Our previous findings motivated the current study to understand possible mechanisms by which ANGPTL4 contributes to patient survival and specifically how it alters survival outcomes through a possible role in drug resistance. We measured the impact of ANGPTL4 overexpression and knockdown in the MIA PaCa-2 cell line using CRISPRa (MP2_ANGPTL4_OE)  and siRNA knockdown (MP2_ANGPTL4_KD). qPCR showed CRISPRa successfully increased expression of the ANGPTL4 transcript by 8-fold compared to a non-targeting control guide. Similarly, siRNA knockdown reduced expression by over 90% of the control line (Fig. 1B, Supplementary Table S1). An ELISA assay showed that protein levels were affected similarly (Supplementary Fig. S1B). We measured global gene expression changes using RNA-sequencing on the modified cell lines and controls which revealed 1198 differentially expressed genes (DEG) with a mean read count greater than 10, absolute log2Fold Change (log2FC) of at least 0.7, and adjusted p-value (padj) less than 0.05) when comparing overexpressed (OE) ANGPTL4 cells with the knockdown (KD) ANGPTL4 cells (Supplementary Fig. S1C, Supplementary Table S2). Given the observed association with drug resistance, we asked whether these DEGs were also associated with gemcitabine resistance by overlapping the 1198 DEG with 114 known gemcitabine resistance genes (Supplementary Table S3) [35,36,37,38]. This revealed 15 gemcitabine resistance genes that are altered with overexpression of ANGPTL4, 10 of which overlap genes that are part of the EMTome (Fig. 1C) . Several of these genes are linked to activation of TGFβ and its downstream signaling pathways: ERK, PI3K/AKT, and JNK (SH3RF2, TGFBR3, PPP1R15A, INPP4B, WWTR1, and FGF2), contributors to EMT (SOX9, CUL7, and TGFBR3), and transcriptional regulation of pluripotent stem cells (STAT3, KLF4, and FGF2) [26, 27]. Additional pathway analysis showed a connection between the expression of ANGPTL4 and EMT (GO:0001837) in the presence (3.24-fold enrichment, 0.0273 FDR) or absence (3.04-fold enrichment, 0.195 FDR) of gemcitabine treatment (Supplementary Table S4-S5).
Increased ANGPTL4 expression alters cellular response to gemcitabine
We assessed whether altering ANGPTL4 expression impacted response to gemcitabine to explore the potential impact of ANGPTL4 overexpression on treatment response in patients. We measured cell viability in MP2_ANGPTL4_KD and MP2_ANGPTL4_OE cell lines before and after treatment with gemcitabine. As expected, treatment with 12.5nM gemcitabine reduces viability compared to untreated cells. Comparing cells with overexpression of ANGPTL4 to controls, we observed an increase in cell viability with the same gemcitabine concentrations. Similarly, there was a significant reduction in viability with the ANGPTL4 knockdown compared to cells overexpressing ANGPTL4. This difference in viability is not observed in the untreated cells (Fig. 2A, Supplementary Table S1). These results demonstrate a greater sensitivity to gemcitabine with reduction of ANGPTL4. To understand the link between ANGPTL4 expression and gemcitabine response, we measured transcriptional response to gemcitabine in MP2_ANGPTL4_OE cells and MP2_ANGPTL4_KD cells using RNA-sequencing. We were not surprised to note that 955 genes were differentially expressed upon treatment with the cytotoxic gemcitabine alone. We explored the intersection of the 1198 DEGs identified upon ANGPTL4 overexpression and the 955 DEGs associated with gemcitabine treatment. This analysis revealed 42 genes associated with gemcitabine response and ANGPTL4 overexpression (Fig. 2B, Supplementary Table S6). This strategy nominated genes that might contribute to altered response to gemcitabine in cells overexpressing ANGPTL4 and are potentially important for patient outcomes. We tested whether these genes were predictive of patient overall survival using data from TCGA. Since all 42 transcripts were positively correlated with ANGPTL4 expression, we calculated the mean gene expression of these genes and found that patients whose tumors had the highest average expression had significantly reduced overall survival (p = 0.0073, Fig. 2C). The fraction of patients surviving 1500 days or more is dramatically increased in the individuals with low expression of these 42 ANGPTL4 and gemcitabine response genes. This compares favorably to the average 3-year relative survival for PDAC patients in the United States with resectable stage I/II disease- 17% .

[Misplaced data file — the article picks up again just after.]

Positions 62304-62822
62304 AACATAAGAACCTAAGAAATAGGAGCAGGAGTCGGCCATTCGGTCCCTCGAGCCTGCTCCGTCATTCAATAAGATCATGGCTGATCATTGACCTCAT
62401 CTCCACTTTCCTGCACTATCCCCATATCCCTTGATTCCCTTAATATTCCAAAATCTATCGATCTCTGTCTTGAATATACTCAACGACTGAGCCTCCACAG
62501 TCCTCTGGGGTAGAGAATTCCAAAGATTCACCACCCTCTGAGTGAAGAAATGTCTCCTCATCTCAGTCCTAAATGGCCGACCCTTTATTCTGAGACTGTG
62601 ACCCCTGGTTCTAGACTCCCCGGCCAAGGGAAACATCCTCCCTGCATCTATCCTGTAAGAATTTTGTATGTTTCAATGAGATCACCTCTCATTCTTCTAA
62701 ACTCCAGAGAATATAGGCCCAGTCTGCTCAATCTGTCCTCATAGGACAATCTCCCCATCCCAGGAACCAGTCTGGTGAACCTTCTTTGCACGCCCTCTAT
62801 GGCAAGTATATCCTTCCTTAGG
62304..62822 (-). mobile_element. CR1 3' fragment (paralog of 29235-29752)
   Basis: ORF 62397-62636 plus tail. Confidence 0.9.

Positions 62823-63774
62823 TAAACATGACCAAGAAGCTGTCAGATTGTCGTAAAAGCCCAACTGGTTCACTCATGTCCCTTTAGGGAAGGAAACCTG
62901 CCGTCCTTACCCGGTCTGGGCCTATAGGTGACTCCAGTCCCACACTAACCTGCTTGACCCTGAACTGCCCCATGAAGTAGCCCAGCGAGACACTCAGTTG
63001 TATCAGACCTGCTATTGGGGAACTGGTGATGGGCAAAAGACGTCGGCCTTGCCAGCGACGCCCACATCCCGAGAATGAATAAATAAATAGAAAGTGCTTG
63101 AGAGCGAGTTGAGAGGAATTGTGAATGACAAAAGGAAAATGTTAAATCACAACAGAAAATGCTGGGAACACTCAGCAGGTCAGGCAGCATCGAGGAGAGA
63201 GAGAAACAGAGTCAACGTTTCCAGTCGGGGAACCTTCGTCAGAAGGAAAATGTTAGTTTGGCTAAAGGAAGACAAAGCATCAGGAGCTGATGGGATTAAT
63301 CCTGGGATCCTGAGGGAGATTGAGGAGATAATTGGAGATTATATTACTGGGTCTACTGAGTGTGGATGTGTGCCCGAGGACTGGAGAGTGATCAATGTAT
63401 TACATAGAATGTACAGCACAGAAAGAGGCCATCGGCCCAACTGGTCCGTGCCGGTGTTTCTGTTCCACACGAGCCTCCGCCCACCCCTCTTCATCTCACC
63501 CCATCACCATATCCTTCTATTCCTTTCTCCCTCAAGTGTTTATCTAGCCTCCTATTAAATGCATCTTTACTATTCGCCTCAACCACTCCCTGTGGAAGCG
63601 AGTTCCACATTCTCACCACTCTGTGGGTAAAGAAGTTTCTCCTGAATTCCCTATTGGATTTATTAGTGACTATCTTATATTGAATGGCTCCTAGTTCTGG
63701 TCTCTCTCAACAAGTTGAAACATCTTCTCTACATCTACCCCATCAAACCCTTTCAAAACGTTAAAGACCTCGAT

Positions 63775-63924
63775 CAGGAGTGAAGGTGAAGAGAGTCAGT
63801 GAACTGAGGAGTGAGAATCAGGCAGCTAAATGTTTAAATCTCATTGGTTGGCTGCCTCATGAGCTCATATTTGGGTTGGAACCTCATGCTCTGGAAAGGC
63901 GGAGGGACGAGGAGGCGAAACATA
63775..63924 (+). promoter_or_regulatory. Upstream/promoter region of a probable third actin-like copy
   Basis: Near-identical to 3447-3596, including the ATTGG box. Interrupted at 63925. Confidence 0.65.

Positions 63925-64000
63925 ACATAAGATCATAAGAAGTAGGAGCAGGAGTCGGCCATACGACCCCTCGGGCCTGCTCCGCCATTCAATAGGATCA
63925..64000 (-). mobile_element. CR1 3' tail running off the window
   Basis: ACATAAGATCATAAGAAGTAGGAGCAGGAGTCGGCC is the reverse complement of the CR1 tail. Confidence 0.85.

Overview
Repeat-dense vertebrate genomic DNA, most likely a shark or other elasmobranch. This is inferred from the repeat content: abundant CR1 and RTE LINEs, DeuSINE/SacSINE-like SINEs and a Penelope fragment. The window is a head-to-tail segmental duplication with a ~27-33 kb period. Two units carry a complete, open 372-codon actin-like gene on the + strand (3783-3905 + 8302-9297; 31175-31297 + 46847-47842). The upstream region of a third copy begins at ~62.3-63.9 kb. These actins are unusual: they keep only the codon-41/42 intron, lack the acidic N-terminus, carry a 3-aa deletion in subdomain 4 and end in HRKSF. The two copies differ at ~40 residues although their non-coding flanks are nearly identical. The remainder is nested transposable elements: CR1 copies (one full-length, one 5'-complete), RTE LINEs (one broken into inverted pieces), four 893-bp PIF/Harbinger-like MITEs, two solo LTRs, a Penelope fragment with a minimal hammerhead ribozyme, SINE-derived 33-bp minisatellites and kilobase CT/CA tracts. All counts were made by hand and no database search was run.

ITGB4 and APOL1 inhibition sensitizes high ANGPTL4 cells to gemcitabine
In vitro overexpression of ANGPTL4 alters cellular drug response and correlates with patient survival but the pathway(s) by which this resistance is achieved are unknown. We reasoned that genes co-regulated with ANGPTL4 may function with ANGPTL4 and contribute to resistance and found those genes by identifying genes that are co-expressed with ANGPTL4 in patient tissues. For each of the 1198 DEGs identified when ANGPTL4 was overexpressed in vitro, we calculated rank-based correlation coefficients and identified co-expressed genes in patient tissues (TCGA-PAAD). For each gene with a significant correlation with ANGPTL4 in patient tissues, we determined whether expression of that gene alone was significantly correlated with patient overall survival (Supplementary Table S7). This allowed further filtering of the list based on the assumption that true resistance-associated genes would impact patient survival. From this list, ITGB4 and APOL1 are both positively correlated with ANGPTL4 expression in vitro and in patients, altered with gemcitabine response in vitro, and correlated with patient survival in tissues. While there are several genes of interest, we focused on ITGB4 and APOL1 in this study, in part based on their drugability (pharos.nih.gov) and availability of efficient siRNA knockdown reagents. Based on the co-expression with ANGPTL4 and the link to patient survival, we tested whether expression of these genes in combination with ANGPTL4 was relevant for patient outcomes. Comparing tissues that were among the top 25% expression of both ANGPTL4 and APOL1 (Fig. 3A) or ITGB4 (Fig. 3B) to those that were among the bottom 25% expression of both ANGPTL4 and APOL1 or ITGB4 we saw significant differences in overall survival, with overall survival being worse for TCGA-PAAD patients with high ANGPTL4 combined with high APOL1 (p = 0.014) or ITGB4 (p = 0.01) expression. Tumors with high levels (top 25%) of all three genes; APOL1, ITGB4, and ANGPTL4, also had reduced survival compared with the bottom 25%, but when APOL1 and ITGB4 are combined with ANGPTL4 expression the reduction in survival did not become more significant (p = 0.015) (Supplementary Fig. S1D).